For as long as I could remember, I had a problem with bedwetting. Certain children struggle with this problem more than others and in the majority of cases, it usually tends to correct itself by a certain age. I wasn’t so lucky. I remember having to undergo some painful and scary tests at a very young age, only for the doctor to tell my mother that my kidneys hadn’t “matured” yet.  We tried a lot of solutions—cutting back on drinks in the evening, using the bathroom before bed and sometimes being awakened to use the bathroom in the middle of the night but those methods didn’t work either. After I got to be a certain age, with no sign of my problem resolving itself, my self-esteem began to suffer.  Sleep-overs were a source of stress, as was going away to camp, family vacations, etc. My father seemed to take it worse than my mother did because he would get upset and argue whenever I would have an “accident”.  However, I didn’t find out until later that my father had endured the same problem until he was fourteen. I married at eighteen and even then I was still suffering from “accidents.” I informed my husband of it before we were married and his advice consisted of things I had already tried. My problem ultimately caused my marriage to suffer and even ended up being used against me in our divorce and custody proceedings. Fortunately, nothing bad came of the nasty and hateful affidavits that were presented against me. Between my first and second marriage, I had a few serious relationships but I tended to keep my problem a secret and just hoped for the best whenever I would be intimate with my partner. I developed a plan in my head, screwed up as it may have been, that if I happened to have an “accident” while with someone, I would just get up in the middle of the night and go home.  Fortunately, I never had to do that.  Finally, my mother nonchalantly asked me if I still had the same “problem” and let me try some medication that her doctor had prescribed. To my relief, it worked and I wasted no time in seeing my own doctor to inquire about taking the same medication.  My current boyfriend knew about my “problem” before we began living together and he was extremely understanding and even a bit humorous about it. His response was simply, “Well, I guess we’ll just do more laundry.”  My point here is that no matter how bad your problem may seem, there ARE understanding people out there, just as there usually is a solution.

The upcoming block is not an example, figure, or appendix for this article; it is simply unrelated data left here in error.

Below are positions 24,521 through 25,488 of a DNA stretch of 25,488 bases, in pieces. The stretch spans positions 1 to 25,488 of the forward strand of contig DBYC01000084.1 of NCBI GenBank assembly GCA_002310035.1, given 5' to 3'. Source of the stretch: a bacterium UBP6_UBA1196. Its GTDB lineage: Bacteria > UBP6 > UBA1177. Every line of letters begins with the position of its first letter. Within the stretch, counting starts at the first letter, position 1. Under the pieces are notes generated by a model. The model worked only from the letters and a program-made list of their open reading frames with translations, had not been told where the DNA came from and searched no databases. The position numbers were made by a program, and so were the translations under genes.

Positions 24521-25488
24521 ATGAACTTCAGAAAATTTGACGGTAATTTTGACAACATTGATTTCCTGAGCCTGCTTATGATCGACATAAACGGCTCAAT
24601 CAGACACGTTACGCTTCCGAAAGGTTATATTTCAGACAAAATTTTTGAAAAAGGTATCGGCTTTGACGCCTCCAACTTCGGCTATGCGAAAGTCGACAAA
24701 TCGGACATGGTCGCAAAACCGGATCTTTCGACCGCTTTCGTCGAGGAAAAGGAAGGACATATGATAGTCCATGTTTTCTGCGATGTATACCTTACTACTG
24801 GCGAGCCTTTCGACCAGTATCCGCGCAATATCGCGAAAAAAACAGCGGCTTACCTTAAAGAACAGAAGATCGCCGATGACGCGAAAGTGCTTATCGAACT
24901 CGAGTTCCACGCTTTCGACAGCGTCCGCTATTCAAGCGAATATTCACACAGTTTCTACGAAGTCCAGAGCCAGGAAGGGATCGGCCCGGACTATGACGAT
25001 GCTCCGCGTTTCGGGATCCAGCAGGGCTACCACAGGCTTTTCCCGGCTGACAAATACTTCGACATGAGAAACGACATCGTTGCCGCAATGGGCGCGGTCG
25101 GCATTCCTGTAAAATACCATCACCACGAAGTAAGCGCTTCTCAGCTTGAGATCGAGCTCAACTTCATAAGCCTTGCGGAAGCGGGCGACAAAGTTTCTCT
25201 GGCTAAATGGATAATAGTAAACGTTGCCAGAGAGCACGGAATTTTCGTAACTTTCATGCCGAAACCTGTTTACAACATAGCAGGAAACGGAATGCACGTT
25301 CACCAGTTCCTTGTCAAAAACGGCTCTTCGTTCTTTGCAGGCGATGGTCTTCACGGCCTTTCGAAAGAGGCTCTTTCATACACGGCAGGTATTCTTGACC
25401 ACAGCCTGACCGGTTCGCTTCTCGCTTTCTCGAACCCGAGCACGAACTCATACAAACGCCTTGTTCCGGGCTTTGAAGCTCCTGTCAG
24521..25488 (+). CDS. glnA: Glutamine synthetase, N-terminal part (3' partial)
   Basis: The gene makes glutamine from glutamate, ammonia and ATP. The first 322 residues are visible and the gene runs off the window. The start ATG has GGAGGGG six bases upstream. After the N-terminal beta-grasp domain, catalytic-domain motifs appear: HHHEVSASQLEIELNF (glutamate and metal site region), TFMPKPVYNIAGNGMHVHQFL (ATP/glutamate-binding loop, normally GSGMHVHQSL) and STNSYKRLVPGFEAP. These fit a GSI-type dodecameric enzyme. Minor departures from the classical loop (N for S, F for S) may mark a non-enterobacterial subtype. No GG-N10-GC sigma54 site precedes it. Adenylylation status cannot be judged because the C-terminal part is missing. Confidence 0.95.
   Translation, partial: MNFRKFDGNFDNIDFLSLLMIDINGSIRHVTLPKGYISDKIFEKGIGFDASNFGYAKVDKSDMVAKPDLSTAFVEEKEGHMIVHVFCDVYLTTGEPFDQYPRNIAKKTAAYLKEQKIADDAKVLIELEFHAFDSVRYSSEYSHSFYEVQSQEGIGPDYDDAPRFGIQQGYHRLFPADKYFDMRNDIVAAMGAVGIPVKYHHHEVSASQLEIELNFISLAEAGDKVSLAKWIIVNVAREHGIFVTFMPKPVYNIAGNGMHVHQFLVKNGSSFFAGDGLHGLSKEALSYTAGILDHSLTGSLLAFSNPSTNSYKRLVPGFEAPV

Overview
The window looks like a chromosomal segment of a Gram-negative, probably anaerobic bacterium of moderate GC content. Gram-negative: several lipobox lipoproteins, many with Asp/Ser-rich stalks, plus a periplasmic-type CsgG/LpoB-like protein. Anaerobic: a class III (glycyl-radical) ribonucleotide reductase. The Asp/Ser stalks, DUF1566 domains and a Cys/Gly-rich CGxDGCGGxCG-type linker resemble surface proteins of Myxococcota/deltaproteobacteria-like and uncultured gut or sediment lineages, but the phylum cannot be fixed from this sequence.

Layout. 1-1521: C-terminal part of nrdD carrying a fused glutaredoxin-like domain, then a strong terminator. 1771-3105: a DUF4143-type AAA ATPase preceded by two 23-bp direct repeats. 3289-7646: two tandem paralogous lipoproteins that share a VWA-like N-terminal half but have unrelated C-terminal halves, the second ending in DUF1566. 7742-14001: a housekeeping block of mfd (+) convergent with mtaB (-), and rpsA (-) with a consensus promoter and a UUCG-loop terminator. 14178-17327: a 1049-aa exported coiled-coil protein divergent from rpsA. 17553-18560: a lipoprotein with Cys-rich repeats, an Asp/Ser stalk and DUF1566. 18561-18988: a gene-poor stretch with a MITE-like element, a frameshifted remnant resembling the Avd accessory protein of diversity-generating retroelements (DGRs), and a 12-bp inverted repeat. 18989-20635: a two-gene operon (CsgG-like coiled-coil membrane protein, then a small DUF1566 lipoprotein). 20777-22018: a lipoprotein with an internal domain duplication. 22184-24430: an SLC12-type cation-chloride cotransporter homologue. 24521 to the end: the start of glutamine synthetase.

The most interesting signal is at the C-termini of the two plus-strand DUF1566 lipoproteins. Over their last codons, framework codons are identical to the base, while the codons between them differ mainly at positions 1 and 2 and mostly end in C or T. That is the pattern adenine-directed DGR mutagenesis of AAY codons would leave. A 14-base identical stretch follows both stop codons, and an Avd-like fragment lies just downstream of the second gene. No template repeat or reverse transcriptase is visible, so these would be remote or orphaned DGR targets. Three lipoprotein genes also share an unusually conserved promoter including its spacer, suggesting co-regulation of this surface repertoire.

Last, but not least, I address the issue of unwanted body hair. I’m talking hair in places where there shouldn’t be hair on a female body. Whether it can be chalked up to genetics or hormones gone wild, I have to deal with this issue as well. Unbeknownst to my family, I have to shave like a man (my chin) every day. I always make sure that the bathroom is locked so no one can come barging in and discover my shameful little secret. I also have hair on my breasts that I also choose to shave. I’ve had electrolysis done on my chin, to no avail. I’ve tried bleaching but the chemicals irritated my skin and caused my chin to break out. As for my breasts, I’ve tried the cream hair removers and they’re more of a pain than shaving.  I’m no stranger to looking at myself in the mirror and thinking of myself as a freak, just as I’m no stranger to looking in the mirror and wondering, “Why me?”  Despite all these issues, I’m still a woman who is liked and loved by many, flaws and all. And that, more than anything else, is what eases the pain and makes my demons easier to bear.

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Copyright Ark Stories 2011